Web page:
Automating the Linguist’s Job

At the end of [my blog post yesterday][1] I hinted at an exciting possible approach to Ubiquity’s localization:

In the future we ideally could build a web-based system to collect these “utterances.” We could … generate parser parameters based on those sentences. That would essentially reduce the parser-construction process to a more run-of-the-mill string translation process.

If we build this type of “command-bank” of common Ubiquity input translated into various languages, we could build a tool to learn various features of each language and generate each parser, essentially learning the language based on data. Today I’ll elaborate on how I believe this could be possible, by analogy to another language learning device: the human.

Step 1: learning words

How does a human learn language? Without getting into any [[language acquisition details or theory]], we can say that the input for a language learner is always a combination of linguistic input and a referent. In the case of a child, this could be a pairing of linguistic input with real world stimulus:
input referent
by makitani via creative commons.
by victoriachan via creative commons.


The human child will hear “cat” while looking at the cat and, with time and repetition, learn that that thing is called a “cat,” and [[taiyaki|some other thing]] is called “taiyaki.”

Similarly, we could take single-verb data points from our command-bank to match new words with a know referent—in this case, the base English string. Here’s an example from Jan’s comment on yesterday’s sample survey.

input (Dutch) referent (English)
zoek search


Step 2: deduction

Now suppose we know some single words like “taiyaki” and “cat.” Consider the two situations. Given the first sentence and referent “mitcho’s eating a taiyaki,” the child could intuit the appropriate linguistic representation for the latter situation.

input referent
“mitcho’s eating a taiyaki!” eattaiyaki.jpg
??? eatcat.jpg


The process is simple. First note that there is only one variable changed between the two situations: the taiyaki has been replaced by a cat head. You can then construct the correct utterance by analogy, replacing “taiyaki” with “cat,” yielding “mitcho’s eating a cat!”

Similarly, we could build a tool to analyze the data in a translated command-bank to identify particular features of each language, generating at least basic parsers for each language. Such a task would require a number of [[minimal pairs]] in our data set—here’s one such example from yesterday’s survey (with Dutch data from Jan):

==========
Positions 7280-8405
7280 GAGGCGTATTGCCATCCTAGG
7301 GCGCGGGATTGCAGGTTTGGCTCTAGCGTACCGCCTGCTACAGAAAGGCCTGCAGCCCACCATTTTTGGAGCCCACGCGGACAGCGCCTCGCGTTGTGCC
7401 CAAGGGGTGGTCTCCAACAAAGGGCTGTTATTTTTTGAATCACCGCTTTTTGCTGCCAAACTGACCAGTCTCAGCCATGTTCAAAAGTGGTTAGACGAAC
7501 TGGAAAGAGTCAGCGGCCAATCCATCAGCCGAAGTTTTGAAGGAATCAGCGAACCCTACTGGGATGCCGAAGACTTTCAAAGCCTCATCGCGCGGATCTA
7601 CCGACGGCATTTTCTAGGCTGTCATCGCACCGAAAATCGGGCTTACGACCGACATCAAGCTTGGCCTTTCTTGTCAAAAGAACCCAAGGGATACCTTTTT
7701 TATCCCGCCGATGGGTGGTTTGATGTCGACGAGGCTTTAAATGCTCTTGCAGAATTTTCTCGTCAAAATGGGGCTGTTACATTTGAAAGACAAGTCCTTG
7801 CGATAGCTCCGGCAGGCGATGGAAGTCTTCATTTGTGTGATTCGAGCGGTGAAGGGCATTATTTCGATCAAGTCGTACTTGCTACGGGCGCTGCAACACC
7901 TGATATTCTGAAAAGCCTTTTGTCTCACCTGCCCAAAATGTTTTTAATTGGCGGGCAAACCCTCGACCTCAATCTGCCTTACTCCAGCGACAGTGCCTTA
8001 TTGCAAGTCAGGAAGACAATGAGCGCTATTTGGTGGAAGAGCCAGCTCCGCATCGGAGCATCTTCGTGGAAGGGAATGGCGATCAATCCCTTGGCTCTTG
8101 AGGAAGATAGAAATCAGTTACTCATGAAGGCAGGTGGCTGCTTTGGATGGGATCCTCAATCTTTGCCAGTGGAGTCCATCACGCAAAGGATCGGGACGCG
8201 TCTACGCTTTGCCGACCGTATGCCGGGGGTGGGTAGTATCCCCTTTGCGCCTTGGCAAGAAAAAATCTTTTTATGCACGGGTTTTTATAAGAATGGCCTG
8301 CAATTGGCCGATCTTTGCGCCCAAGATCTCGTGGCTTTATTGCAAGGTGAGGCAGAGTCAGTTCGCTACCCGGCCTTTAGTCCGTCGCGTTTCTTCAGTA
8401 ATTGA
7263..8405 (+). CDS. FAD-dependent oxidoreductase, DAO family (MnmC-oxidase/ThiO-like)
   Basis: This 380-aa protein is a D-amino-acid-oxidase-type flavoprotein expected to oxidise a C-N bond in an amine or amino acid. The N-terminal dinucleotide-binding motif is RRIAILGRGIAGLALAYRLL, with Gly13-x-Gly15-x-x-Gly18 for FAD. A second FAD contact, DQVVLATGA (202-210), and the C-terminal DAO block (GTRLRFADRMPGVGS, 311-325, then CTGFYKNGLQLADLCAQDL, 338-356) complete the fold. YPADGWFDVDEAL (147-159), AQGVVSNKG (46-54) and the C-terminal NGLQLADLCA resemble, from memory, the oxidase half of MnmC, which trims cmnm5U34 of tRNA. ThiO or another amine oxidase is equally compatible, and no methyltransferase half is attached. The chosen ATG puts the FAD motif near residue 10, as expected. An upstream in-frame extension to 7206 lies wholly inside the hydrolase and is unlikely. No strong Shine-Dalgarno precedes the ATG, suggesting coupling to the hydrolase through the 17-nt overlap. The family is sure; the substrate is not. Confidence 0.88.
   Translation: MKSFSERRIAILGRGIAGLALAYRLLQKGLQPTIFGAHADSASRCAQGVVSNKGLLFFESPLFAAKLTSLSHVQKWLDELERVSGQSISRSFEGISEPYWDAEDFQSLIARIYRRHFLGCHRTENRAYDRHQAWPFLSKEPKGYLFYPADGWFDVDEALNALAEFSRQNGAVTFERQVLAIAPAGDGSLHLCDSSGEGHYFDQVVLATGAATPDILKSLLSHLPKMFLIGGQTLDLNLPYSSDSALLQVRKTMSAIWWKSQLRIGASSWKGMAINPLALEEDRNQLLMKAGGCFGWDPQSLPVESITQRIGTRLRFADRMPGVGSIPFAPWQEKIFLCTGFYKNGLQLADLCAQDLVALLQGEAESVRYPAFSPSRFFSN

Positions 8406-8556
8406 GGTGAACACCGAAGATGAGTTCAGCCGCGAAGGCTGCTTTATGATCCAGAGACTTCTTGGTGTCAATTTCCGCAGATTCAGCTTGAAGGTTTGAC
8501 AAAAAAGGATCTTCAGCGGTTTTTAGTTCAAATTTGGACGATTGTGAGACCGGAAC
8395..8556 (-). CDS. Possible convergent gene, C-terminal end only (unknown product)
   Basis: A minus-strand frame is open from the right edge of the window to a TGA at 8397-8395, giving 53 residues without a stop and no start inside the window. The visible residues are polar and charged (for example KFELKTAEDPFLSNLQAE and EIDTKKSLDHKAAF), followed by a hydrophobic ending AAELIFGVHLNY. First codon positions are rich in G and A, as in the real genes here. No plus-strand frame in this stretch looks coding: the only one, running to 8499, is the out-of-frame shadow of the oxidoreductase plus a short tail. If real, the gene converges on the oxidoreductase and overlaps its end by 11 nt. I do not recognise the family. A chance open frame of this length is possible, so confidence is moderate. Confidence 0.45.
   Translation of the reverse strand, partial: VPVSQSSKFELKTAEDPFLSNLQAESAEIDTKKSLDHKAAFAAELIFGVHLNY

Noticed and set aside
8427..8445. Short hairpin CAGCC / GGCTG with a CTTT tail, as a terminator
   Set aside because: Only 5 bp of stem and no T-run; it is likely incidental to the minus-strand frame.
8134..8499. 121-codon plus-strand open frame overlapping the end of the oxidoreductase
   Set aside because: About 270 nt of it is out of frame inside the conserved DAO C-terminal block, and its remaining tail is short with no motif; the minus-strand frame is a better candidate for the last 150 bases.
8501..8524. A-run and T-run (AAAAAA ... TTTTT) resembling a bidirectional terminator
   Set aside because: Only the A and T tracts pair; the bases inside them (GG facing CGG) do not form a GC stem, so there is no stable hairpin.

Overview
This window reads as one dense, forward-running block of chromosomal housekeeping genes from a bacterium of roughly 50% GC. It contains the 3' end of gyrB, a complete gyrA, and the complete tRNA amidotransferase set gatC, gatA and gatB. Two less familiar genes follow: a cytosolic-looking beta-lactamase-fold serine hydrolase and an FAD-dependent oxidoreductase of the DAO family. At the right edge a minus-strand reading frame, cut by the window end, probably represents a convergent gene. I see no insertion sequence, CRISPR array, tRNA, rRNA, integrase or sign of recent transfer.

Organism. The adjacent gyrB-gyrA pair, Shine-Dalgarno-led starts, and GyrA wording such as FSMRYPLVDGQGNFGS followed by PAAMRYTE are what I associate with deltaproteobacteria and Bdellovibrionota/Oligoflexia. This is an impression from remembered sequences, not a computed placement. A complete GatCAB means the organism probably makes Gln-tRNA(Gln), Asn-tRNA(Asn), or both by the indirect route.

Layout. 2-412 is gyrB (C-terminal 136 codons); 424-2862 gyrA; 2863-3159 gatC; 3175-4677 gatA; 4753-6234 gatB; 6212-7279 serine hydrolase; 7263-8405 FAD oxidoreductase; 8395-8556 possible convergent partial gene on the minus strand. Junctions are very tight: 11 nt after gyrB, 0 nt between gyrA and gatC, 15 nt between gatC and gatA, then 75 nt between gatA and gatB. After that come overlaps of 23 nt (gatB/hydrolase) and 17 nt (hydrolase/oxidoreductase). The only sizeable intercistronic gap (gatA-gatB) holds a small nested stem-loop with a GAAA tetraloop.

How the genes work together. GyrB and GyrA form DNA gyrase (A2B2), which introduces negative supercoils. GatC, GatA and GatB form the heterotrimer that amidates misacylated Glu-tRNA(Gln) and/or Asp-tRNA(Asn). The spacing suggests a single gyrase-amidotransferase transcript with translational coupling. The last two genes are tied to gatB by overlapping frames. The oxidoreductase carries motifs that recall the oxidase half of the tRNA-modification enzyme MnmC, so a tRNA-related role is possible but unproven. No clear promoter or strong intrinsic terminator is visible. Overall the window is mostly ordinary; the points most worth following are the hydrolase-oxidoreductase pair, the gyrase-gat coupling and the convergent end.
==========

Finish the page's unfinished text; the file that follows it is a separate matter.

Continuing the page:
input (Dutch) referent (English)
zoek HELLO met Google search HELLO with Google
<pre>Parse { verb: 'search', arguments: { object: ['HELLO'], service: 'Google' } }</pre>
zoek dit met Google search this with Google
<pre>Parse { verb: 'search', arguments: { object: ['this'], service: 'Google' } }</pre>


A simple string analysis would tell us that the text HELLO was replaced by dit in the latter Dutch sentence. Meanwhile, since the English reference sentence is chosen manually, we also know the appropriate parses for each of those sentences. An object difference operation would note that the object property was changed from a value of 'HELLO' to 'this'. We could then map dit to the English this. We’ve now learned one (of perhaps many) Dutch deictic pronouns (aka “magic words”).

Given an adequately universal but customizable parser design, we can then develop tests for various parameters by constructing appropriate [[minimal pairs]] in the base sentences and having them translated. As noted yesterday, such a system could reduce the laborious task of writing individual parsers to a task of string translation, which our community does exceedingly well. I’m eager to hear what others think of this approach. What concerns would you have for this approach? What potential benefits do you see?

I mean no offense to human children with this simplified example. Surely you can learn more than just string replacements.

I started building some string analysis toys in JavaScript today, such as a Levenshtein difference demo.

The linguists in the audience may note that this parser’s modular design is indeed in the spirt of the [[principles and parameters]] framework.